Control valve Q&A

Figure 1. Manufacturers published Cv vs. relative travel

Q. I need to specify a control valve for a liquid system involving very short runs of pipe both upstream and downstream of the valve. The source pressure will remain constant at all specified flow rates. The back pressure from the receiving equipment will also remain constant at all specified flow rates. Normally I would specify a globe control valve with a linear inherent flow characteristic. The problem in this case is that the fiber content of the process media is too high for a globe valve. In similar processes in my plant, but with longer pipe runs, we satisfactorily use segment ball valves, which are only available with an equal percentage inherent flow characteristic. I have attached a Cv vs. relative valve travel graph for my preferred manufacturer’s segment ball valve. (Figure 1.) Can you suggest a solution for this application?

A. What I have done in similar situations is to add a flow modification block in the output of the controller, something that is usually easy to do with modern digital controllers. The first step is to normalize the vertical scale on the manufacturer’s Cv chart so that instead of reading in units of Cv it reads in relative Cv, that is from zero to 100 percent of the fully open Cv (Figure 2, A).

Figure 2. Manipulate valve’s flow characteristic to obtain a modification that will linearize Cv vs. controller output.

Then rotate your relative Cv vs. relative valve travel graph 90 degrees counterclockwise (Figure 2, B). Finally, flip the graph horizontally (Figure 2, C). You now have a modification graph to enter into your controller’s modification block. Although the text and numbers look a bit strange, upon relabeling the horizontal and vertical axes, as shown in Figure 2, C you have a graph in a conventional format that you can use to program your modification block.

Figure 3. Simply relabel the axes of the relative Cv vs. relative travel graph (Figure 2A) to obtain a modification graph to program into a controller output block that will linearize controller output vs. flow.

Once you are satisfied that creating the modification block graph is based on a logical sequence, you can save a lot of time by simply relabeling the Figure 2, A graph as shown in Figure 3. Granted, it is not in conventional form (input, horizontal axis, output vertical axis), but no one will see it except you.

flow range, making it more difficult to come up with a set of controller tuning parameters that will result in fast and stable control. One well-known valve manufacturer (Neles) includes installed flow graphs in its valve sizing application, and at least one other can furnish installed flow graphs on request. There are also three sets of Excel worksheets on my website that graph control valve installed flow. The simplest of them is listed on the website as “Control valve sizing worksheets.”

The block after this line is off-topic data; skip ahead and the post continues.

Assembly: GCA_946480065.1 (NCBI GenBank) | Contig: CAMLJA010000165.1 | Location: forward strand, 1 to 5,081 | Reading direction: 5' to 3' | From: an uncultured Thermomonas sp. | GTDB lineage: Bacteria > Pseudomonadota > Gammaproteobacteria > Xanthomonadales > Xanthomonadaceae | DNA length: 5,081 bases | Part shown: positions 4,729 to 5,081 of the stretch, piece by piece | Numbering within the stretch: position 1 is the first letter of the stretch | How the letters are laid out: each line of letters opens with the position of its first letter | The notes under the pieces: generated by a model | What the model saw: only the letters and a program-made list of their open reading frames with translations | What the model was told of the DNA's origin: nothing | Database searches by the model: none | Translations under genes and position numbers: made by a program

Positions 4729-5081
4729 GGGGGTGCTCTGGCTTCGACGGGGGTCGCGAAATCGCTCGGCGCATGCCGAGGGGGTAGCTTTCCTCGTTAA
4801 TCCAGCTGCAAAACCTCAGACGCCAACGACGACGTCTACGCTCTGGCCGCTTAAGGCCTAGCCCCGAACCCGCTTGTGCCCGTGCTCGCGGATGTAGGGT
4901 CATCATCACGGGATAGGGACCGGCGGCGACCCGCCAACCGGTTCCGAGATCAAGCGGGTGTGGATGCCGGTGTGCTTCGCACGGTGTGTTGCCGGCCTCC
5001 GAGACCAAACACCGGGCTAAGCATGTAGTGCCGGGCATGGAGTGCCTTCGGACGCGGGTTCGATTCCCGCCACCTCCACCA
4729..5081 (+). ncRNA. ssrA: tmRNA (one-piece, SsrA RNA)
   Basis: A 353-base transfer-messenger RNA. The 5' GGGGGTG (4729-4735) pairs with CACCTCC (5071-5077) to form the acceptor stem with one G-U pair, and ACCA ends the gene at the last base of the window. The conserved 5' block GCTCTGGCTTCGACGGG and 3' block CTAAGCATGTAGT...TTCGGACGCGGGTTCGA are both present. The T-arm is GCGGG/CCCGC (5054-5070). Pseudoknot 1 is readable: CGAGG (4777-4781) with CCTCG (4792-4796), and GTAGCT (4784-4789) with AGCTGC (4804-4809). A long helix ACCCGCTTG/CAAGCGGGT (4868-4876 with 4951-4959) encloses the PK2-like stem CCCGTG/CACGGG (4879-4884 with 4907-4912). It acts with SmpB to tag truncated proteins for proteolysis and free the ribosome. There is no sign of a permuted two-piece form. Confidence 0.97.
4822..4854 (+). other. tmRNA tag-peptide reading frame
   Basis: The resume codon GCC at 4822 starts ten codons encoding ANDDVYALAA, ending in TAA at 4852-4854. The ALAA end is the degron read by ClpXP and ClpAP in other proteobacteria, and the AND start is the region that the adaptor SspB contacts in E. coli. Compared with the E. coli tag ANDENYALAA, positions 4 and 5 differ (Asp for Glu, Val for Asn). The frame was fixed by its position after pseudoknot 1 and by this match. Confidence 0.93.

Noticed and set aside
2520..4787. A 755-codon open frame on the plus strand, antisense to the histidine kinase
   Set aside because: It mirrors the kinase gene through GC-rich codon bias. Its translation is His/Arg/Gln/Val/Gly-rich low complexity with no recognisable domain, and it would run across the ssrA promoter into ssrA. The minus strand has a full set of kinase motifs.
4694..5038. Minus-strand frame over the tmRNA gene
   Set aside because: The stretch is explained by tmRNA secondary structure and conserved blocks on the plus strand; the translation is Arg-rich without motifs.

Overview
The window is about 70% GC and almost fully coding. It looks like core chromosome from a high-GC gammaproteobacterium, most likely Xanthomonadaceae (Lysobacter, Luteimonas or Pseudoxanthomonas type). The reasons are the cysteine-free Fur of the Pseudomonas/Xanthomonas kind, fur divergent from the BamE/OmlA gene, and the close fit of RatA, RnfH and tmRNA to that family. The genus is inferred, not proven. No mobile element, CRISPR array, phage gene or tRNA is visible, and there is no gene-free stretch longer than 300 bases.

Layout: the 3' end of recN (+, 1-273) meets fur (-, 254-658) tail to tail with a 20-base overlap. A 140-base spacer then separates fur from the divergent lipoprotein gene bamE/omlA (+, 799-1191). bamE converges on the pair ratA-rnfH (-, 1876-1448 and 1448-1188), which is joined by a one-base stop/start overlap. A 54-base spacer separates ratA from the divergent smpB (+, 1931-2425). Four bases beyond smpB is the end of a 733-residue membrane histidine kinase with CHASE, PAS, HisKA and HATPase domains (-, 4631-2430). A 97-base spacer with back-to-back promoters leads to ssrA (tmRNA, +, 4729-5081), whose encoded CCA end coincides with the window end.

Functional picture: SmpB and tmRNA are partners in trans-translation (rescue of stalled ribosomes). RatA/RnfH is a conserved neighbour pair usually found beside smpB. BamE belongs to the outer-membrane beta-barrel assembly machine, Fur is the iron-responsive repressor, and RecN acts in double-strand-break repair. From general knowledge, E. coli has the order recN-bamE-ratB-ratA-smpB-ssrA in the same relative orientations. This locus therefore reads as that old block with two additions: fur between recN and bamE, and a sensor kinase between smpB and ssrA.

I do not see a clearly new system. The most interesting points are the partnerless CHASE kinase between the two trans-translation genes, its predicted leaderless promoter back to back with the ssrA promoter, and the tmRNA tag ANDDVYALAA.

The download consists of three Excel worksheets, one for liquid, one for gas flow in volumetric units, and one for gas flow in mass flow units. On the Installed flow tab of each is a space to enter a table of Cv and of xT or FL of the valve you want to analyze. There is a more comprehensive set of sheets listed on the website as “Control Valve Sizing application workbooks”.

These Excel Workbooks are intended as full function control valve sizing applications and have built-in Cv tables for a variety of generic control valve styles. The worksheets in both these sets include valve noise prediction calculations in accordance with the current IEC control valve noise prediction standards.

The most popular worksheet, which is labelled “Enhanced version of graphing control valve installed flow and gain”, makes it possible to create installed flow graphs in conjunction with the user’s preferred control valve application. Figure 4 is an installed flow graph made using this Excel sheet. The installed flow characteristic is pretty good as is, but since it is so easy to do, it could be helped a bit by applying the same method used in linearizing an equal percentage inherent flow characteristic.

Figure 4. Installed flow graph from Enhanced version of graphing control valve installed flow and gain.

Jon F. Monsen

About the author

Jon F. Monsen, PhD, PE, was a control specialist with over 45 years of experience in the control valve industry. He lectured nationally and internationally on the subjects of control valve application and sizing. Jon’s website, freely shares articles, training and professional development materials, and Excel worksheets that might be of interest to those who use or specify control valves. Jon passed away in December 2023 and his series of columns is being published in accordance with his wishes.

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